As I have remarked already, the Universalist will not probably claim that Christ gave immortality to all men; for this would imply that it had been lost. He will say rather that Christ revealed and gave assurance of what was already true. Thus a writer on 2 Tim. i. 10, in the Universalist Quarterly (vol. ii. p. 55), says: “Immortality of some beings was brought to light; but not surely the immortality of angels or of beings in another sphere of action. It was the immortality of mankind. But this could not have been disclosed, unless it had been possessed as an inherent attribute of the soul, prior to its disclosure— before the appearing of Christ.” But Christ never said that men are immortal. His own words are never such as to describe such an existing fact. And the expression “ brought to light" does not require such an interpretation. It may as naturally signify that he pointed out the way of life; or that he showed that there is immortality for man, and how it may be gained. And this accords perfectly with the general tenor of his language. “I am the way, and the truth, and the life.” “ He that eateth of this bread shall live for ever.” “God so loved the world that he gave his only begotten Son, that whosoever believeth on him should not perish, but have everlasting life.” “Because I live, ye shall live also." Whether these and similar expressions cover the doctrine of immortality, I shall examine hereafter. But if they do, we see at once that they confirm my interpretation of the phrase in question.
And equally significant, it seems to me, is the silence of Paul respecting the immortality of the soul. It may be said that the Jews were too little philosophic, or too full of national conceit and prejudice, to think of such an immortality, good for all nations and all men. But Paul surely suffered no such lack of culture, nor such narrowness. He was the apostle of the Gentiles; and he who could quote the gentile poets, and was even more a logician than a poet, could not have been so grossly ignorant of the Grecian philosophy as to know nothing of its doctrine of immortality. Why did he, then, never speak of the immortality of the soul? Or, if he thought that too abstract and metaphysical a form of thought, why did he not speak of an immortal nature in man? or of man as somehow immortal? Nay, if he thought the Greeks in the truth respecting a universal immortality, but in error respecting the nature or method of it, why did he not take special pains to recognize their half of the truth, and complete the doctrine by showing the connection between its two parts? When some mocked at the mention of the resurrection of the dead, why did he not show that immortality did not at all depend on the resurrection ? And when, in that most ample discussion in the 15th chapter of 1st Corinthians, he made a supposition of no resurrection, why did he say, “ Then they which are fallen asleep in Christ are perished” ?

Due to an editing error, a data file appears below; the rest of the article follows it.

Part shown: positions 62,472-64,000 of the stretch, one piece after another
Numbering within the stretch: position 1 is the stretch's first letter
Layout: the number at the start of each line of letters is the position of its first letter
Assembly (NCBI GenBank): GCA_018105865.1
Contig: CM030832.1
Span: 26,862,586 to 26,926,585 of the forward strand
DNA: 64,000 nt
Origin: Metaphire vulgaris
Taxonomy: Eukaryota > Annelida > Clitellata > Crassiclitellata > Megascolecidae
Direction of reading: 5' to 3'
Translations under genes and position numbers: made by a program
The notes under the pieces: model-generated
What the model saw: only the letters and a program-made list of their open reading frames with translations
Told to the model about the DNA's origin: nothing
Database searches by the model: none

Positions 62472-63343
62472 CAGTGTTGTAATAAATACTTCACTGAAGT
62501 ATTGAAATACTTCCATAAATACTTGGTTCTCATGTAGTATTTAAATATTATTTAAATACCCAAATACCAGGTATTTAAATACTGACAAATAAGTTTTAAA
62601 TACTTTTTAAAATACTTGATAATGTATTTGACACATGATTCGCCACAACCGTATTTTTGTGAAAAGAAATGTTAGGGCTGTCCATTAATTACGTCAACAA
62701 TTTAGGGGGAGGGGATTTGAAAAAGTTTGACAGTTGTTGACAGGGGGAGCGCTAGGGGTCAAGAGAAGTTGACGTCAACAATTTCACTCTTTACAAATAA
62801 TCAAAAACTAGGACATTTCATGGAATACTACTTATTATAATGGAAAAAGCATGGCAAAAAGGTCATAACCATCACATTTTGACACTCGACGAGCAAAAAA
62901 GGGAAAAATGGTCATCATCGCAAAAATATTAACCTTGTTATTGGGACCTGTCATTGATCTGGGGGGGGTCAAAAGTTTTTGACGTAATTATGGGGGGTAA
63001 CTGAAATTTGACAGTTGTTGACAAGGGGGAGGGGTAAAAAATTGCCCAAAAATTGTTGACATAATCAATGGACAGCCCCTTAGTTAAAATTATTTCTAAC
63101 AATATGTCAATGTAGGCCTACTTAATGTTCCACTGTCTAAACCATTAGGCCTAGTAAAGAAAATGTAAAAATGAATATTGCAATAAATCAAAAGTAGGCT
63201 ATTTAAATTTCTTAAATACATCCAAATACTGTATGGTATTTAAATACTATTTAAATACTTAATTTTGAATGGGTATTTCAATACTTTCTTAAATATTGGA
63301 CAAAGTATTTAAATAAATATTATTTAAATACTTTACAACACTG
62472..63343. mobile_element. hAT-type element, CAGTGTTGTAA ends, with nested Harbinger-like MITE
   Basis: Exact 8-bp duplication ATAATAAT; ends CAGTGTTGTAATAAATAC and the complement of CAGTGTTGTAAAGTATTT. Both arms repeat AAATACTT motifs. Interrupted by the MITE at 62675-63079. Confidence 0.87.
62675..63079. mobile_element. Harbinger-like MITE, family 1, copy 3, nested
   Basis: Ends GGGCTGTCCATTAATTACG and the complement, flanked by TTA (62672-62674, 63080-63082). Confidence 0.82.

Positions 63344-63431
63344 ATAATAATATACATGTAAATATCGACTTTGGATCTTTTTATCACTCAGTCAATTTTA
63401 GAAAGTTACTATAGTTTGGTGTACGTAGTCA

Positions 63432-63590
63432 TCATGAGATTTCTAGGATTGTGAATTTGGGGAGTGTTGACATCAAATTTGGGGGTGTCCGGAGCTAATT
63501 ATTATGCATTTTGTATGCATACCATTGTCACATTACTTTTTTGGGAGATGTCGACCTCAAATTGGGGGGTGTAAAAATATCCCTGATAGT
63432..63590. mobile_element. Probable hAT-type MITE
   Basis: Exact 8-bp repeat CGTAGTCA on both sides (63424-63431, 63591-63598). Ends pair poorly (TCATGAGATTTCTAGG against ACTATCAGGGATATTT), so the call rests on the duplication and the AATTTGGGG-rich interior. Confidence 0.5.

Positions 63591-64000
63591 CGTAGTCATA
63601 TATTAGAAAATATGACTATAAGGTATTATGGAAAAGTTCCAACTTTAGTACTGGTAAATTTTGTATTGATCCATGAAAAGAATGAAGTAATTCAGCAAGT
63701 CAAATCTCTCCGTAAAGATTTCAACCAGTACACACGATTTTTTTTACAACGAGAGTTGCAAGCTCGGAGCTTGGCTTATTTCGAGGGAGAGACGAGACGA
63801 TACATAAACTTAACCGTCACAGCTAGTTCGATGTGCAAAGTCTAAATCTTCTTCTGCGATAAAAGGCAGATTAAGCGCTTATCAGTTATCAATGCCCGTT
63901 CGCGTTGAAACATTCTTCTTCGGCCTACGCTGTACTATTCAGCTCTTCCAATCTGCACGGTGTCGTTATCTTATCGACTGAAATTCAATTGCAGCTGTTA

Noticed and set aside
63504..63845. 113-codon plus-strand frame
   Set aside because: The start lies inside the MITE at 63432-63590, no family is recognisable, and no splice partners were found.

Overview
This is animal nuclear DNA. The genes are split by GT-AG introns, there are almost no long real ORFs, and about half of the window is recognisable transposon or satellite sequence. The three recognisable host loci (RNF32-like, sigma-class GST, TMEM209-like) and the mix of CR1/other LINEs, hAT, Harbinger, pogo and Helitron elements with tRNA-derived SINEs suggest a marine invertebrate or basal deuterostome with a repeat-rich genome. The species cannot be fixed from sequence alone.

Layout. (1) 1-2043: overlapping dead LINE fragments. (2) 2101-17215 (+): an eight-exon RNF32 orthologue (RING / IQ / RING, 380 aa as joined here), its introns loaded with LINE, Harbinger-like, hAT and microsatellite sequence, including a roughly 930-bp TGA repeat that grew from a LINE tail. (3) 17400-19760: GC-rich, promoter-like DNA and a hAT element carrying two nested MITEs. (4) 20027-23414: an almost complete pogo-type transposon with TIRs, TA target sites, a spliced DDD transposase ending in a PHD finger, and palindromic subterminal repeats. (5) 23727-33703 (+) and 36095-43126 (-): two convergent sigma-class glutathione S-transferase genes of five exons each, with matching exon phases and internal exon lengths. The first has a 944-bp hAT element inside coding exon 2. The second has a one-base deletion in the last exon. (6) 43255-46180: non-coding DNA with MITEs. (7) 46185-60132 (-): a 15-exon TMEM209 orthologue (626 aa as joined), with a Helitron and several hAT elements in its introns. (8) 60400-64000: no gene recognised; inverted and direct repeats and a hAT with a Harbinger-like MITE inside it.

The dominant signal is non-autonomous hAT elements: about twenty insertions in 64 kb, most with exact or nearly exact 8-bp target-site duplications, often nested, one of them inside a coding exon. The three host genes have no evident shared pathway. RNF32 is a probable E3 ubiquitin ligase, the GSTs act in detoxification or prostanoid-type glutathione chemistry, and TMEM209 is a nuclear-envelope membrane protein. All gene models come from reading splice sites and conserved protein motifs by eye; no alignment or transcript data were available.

The sum is this: The Scriptures, given to reveal God's character and man's duty and destiny, speak of the divine existence many hundred times and in considerable variety of ways; but they speak of man's proper immortality, equally important to himself, never. And though the question had been long agitated among men, and the doctrine was incarnated in men's language, Christ, coming to illustrate the subject, said nothing of the doctrine. And Paul, whose education and mis
sion pointed him out as the man to name and teach so great a truth, has failed to do it. The question arises whether the supposed taking for granted of man's immortality is not an assumption out of the Bible, and foreign to it.*